6. Trellis? Dwarf beans will only need a short stake or no stake. Climbing beans will need a tall trellis or structure to climb on.
2. CORN
When to plant?
– Indoors late winter / early spring
– Outdoors mid-spring/summer  

When to harvest? Summer, Autumn
1. Light requirements: Full sun
2. Spacing: Sow seed 20cm apart in blocks of at least 9 corn for pollination
3. Sowing:
– Corn seed benefits from soaking for 12-24 hours prior to planting to soften the hard outer coating
– Sow direct if soil is warm enough (25 degrees celcius or 80 degrees farenheit in the soil). If not, sow into individual punnets indoors first, once sprouted can be planted outdoors.
4. Direct or in punnets? We recommend sowing in individual punnets. Use the technique covered in our corn sowing guide for everything you need to know about growing epic corn.
5. Soil? An extremely rich soil enriched with quality compost, well-rotted manure, worm castings and fertiliser is ideal. Corn being a grass is very hungry and it’s hard to go too rich for corn! Give it lots of love.
3. TOMATO
When to plant?
– Indoors late winter / early spring
– Outdoors mid-spring/summer  

When to harvest? Summer, Autumn and in warmer climates also in Spring
1. Light requirements: Full sun / Part shade
2. Spacing: Plant tomato plants with as much space as you can give them, minimum 50cm but ideally space more than 1m apart
3. Sowing: Sow seeds indoors in punnets first. You can get a head start on tomatoes by sowing your seeds in mid to late winter, using a Seed raising heat mat to provide bottom heat and aid germination. Tomato seeds can be sown close together.
4. Direct or punnets? We recommend sowing in punnets first, although you don’t need individual punnets as tomatoes seedlings don’t mind a bit of root disturbance and transplantation.
5. Soil: Tomatoes don’t need too rich a soil as otherwise they produce all leafy growth and no fruit. Enrich with quality compost, worm castings and gentle manure such as cow or horse manure. Don’t use nitrogen rich fertilisers such as chicken manure which encourage leafy growth at the expense of flowers and fruit. If fruit set is poor, add potash.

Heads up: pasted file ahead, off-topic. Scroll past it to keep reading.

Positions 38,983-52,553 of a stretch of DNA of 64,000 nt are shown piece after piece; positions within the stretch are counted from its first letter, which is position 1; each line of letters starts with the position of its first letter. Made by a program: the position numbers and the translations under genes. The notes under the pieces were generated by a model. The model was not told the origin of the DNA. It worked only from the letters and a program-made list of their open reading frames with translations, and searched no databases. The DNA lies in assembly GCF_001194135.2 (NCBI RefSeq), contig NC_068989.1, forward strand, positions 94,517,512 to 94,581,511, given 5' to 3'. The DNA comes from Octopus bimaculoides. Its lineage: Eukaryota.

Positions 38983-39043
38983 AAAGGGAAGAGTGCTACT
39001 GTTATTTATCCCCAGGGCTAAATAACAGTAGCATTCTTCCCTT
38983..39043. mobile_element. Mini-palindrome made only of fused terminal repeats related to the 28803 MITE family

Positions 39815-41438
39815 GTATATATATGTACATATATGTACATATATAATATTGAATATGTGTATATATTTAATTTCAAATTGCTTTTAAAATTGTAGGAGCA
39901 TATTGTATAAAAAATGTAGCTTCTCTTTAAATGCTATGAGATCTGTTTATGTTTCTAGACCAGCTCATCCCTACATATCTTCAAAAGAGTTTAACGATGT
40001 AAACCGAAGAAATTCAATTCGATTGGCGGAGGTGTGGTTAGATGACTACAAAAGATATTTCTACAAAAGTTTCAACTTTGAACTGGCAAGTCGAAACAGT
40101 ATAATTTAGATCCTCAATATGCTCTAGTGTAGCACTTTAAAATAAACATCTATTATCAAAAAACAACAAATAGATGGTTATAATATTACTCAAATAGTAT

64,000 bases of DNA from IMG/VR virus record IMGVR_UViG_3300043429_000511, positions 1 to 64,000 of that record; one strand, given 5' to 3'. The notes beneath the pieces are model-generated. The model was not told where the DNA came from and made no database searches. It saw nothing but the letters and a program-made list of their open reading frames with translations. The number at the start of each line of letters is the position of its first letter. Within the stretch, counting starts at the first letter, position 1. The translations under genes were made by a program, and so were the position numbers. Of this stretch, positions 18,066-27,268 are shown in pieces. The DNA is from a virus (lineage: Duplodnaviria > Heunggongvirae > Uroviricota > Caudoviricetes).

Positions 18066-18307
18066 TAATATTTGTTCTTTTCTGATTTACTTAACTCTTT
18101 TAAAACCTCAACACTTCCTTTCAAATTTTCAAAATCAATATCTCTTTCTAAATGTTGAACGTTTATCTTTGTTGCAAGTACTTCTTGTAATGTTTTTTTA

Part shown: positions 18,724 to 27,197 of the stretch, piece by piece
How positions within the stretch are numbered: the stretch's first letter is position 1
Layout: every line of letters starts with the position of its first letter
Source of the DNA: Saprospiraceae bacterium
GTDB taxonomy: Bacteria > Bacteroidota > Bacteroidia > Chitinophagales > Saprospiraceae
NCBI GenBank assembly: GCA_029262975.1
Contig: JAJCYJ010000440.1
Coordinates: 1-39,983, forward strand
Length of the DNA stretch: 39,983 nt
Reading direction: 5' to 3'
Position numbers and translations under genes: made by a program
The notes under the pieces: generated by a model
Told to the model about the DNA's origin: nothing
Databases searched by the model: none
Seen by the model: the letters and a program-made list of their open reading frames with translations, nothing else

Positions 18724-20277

4. CHILLI, CAPSICUM, PEPPERS AND EGGPLANT
When to plant?
– Indoors late winter / early spring
– Outdoors mid-spring/summer  

When to harvest? Summer, Autumn and in warmer climates also in Spring
1. Light requirements: Ideally full sun, but can also tolerate part shade
2. Spacing: Space plants according to packet instructions but generally give them at least 25cm
3. Sowing: Sow seeds indoors in punnets first. You can get a head start by sowing your seeds in mid to late winter, using a Seed raising heat mat to provide bottom heat and aid germination. More than one seed can be sown together in a punnet.
4. Direct or punnets? We recommend sowing in punnets first, although you don’t need individual punnets as chilli/capsicum/eggplant seedlings don’t mind a bit of root disturbance and transplantation.
5. Soil: Chilli/capsicum/eggplant seedlings like a soil enriched with quality compost, worm castings and gentle manure. Richer fertilisers like blood and bone and chicken manures can be added in small amounts prior to planting and then again mid-season for a boost, but don’t add too much or you will get all leafy growth and very little fruit.
5. PEAS AND BROADBEANS

When to plant?
– Direct outdoors in autumn and spring
– Sow indoors first in winter

When to harvest?
Peas: Winter and spring
Broadbeans: Spring and summer
1. Light requirements: Ideally in full sun, but can also tolerate part shade in warmer climates 
2. Spacing: Follow packet instrucitons or aim for at least 15cm apart
3. Sow direct: Peas and broadbeans don’t like to be transplanted. You can sow direct in autumn while the soil is still sufficiently warm. If sowing in winter, seed needs to be sown into individual punnets indoors first (use the technique covered in our corn sowing guide), before planting out into the garden as cold wet soil can cause rot. Seed does not need to be soaked prior to planting; we find that soaking leads to a highly risk of seed rotting.
4. Soil: Peas and broadbeans, being legumes are nitrogen fixers which means they don’t need a soil super rich in nitrogen. However they appreciate enriching with loads of organic matter in the form of quality compost, worm castings and gentle manure such as cow or horse manure.